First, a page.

06/04/2011, 00.00
TURKEY
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The murder of Mgr. Padovese and the birth of a new Turkey

by NAT da Polis
One year after the murder of the bishop, Murat Altum, the murderer has been judges sane and will be put on trial. The hand of ultra-nationalists behind the murder to discredit Prime Minister Erdogan and the future coexistence between Christians and Muslims. The elections of June 12 may prepare a new chapter for the country and coexistence.

Istanbul (AsiaNews) - The Health Department of Istanbul has declared Murat Altun, who murdered Msgr. Padovese sane. The report now opens the way for Altun to be put on trial and refutes previous analysis that had initially defined him incapable of consent. The doctors annlounced their findings only nine days before an election that will determine the political future of Turkey and Prime Minister Erdogan.

Until now all murders committed against members of religious minorities, put down to being the isolated actions of mentally unstable Muslims. Including the cases of Don Andrea Santoro, who was killed in 2006 in Trabzon, the three Protestant Christians who had their throats slit in Malatya in 2007, of journalist Hrant Dink, of Armenian origin, who was killed in 2007 in Istanbul.

As has often been said in the press, these murders are really political in nature and not linked to Islamic extremism, which is alien to the Turkish tradition. The killers belong to ultra-nationalist elements related to what is known as the "deep state". It consists of a network of state and parastatal structures, created within Kemalist ideology, which in the name of the Turkish nation and its integrity, trample any concept of freedom and rule of law, not skimping relationships with organized crime.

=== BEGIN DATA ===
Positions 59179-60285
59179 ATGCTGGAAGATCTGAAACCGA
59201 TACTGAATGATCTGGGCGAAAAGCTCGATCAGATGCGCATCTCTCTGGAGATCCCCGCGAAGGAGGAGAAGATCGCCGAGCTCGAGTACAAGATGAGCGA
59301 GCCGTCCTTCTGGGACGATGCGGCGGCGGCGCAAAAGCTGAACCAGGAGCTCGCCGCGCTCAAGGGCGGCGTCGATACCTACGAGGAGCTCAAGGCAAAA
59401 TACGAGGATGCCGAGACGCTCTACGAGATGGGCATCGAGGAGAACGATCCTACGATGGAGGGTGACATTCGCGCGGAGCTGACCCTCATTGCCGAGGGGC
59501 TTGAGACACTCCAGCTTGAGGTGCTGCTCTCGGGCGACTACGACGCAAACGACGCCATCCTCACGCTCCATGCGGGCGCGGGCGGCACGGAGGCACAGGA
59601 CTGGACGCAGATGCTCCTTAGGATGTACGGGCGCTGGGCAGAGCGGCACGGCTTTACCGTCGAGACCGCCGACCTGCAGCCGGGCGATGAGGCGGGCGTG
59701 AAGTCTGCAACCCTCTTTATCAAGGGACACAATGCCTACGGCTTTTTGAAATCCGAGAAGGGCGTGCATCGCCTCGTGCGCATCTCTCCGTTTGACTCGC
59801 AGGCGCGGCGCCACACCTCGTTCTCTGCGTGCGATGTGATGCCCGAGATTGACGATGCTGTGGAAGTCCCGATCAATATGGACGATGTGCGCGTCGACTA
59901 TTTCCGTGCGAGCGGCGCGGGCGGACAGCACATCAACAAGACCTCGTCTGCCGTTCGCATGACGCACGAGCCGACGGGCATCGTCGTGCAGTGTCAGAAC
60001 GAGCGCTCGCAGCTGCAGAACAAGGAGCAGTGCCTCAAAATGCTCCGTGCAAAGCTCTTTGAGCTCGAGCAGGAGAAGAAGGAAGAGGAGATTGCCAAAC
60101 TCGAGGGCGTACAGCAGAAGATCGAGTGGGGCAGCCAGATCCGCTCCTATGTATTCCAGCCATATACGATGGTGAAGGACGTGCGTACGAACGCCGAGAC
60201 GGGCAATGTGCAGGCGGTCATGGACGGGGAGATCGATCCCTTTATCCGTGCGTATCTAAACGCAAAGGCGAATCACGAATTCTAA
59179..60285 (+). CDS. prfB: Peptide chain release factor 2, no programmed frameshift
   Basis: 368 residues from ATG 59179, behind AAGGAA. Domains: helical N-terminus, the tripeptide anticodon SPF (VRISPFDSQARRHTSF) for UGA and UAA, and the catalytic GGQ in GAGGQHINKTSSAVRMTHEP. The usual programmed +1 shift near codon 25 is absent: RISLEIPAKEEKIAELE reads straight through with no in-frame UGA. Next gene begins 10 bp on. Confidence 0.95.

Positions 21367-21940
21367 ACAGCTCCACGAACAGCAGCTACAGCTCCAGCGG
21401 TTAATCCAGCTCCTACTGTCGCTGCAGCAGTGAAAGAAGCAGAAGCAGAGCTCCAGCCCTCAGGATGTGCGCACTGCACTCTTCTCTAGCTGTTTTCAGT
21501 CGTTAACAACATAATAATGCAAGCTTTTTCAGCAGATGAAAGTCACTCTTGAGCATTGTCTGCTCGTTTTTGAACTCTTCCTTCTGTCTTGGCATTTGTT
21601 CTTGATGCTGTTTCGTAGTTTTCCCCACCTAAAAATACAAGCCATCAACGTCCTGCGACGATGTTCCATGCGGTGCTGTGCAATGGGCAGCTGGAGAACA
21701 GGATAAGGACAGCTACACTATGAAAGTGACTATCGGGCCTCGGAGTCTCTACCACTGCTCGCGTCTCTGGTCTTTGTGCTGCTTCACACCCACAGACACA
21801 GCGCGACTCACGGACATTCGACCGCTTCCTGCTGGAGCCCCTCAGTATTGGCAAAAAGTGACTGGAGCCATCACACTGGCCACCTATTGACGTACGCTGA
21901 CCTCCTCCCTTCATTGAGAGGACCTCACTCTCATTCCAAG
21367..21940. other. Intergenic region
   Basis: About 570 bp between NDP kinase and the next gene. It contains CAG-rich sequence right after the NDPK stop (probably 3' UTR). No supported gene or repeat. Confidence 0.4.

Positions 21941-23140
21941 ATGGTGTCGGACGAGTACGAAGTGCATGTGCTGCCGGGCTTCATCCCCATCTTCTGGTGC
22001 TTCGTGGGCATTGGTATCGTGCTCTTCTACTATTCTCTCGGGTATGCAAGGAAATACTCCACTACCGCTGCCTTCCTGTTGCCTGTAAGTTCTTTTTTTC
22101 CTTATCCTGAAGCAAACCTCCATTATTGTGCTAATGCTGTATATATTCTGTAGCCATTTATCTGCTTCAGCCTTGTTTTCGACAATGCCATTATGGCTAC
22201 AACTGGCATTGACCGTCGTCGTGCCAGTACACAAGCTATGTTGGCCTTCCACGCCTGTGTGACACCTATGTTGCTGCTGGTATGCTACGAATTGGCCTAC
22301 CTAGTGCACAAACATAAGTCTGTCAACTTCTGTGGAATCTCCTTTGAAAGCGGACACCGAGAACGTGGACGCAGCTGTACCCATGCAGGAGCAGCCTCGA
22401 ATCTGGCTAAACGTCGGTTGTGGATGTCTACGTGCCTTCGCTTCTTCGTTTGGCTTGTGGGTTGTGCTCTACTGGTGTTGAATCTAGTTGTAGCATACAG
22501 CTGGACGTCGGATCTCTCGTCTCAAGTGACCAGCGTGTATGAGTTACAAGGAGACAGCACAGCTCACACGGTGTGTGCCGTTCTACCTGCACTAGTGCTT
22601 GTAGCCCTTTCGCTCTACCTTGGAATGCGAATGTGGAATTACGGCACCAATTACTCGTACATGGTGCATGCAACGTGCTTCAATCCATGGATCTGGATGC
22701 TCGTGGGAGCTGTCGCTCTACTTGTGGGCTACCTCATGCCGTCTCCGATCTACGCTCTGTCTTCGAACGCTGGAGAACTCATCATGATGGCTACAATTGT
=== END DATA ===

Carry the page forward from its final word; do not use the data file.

The murder of Mgr. Padovese, which occurred June 3, 2010 in Iskenderun, falls within this context. Unlike other cases, it shows some important connotations.

1 - For the first time ultranationalists targeted a high-ranking Catholic Church figure. 2 - His murder took place at the height of the clash between the old establishment and Erdogan, government dormant since 2002, with the first election won by the leader of the Party for Justice and Development Party (AKP). The conflict between the two sides culminated in 2007 with the election of Abdullah Gül, a leading exponent of the AKP, as president of the Turkish Republic. To counter Erdogan the Constitutional Court, linked to the nationalists, in 2008 proposed the closure of the AKP, on charges of trying to introduce an Islamic confessional state. Erdogan responded to the accusations against the government by revealing the plot organized by Ergenekon, a secret ultra nationalistic organization tied to the military, which had planned the murder of Ecumenical Patriarch Bartholomew I and other personalities.

3 - The political situation is compounded by the extraordinary and important work of Mgr. Padovese, who had begun to take the approach of dialogue with Islam in the context of mutual respect, overcoming the doubts of the Catholic world and the prejudices of an ultra-nationalistic nature.

This caused strong concern among the fringes of the "deep state". The Nationalists hit on the eve of the Synod of Cyprus for the Middle East chaired by Pope Benedict XVI, to discredit the Islamic world and its representatives, currently in power: Erdogan and his AKP party. In case of victory in the elections of June 12, it will fall  to the Turkish prime minister to respond through democratic reforms, realising the dream of Mgr. Padovese for a common peaceful coexistence between Christianity and Islam is possible in Turkey.
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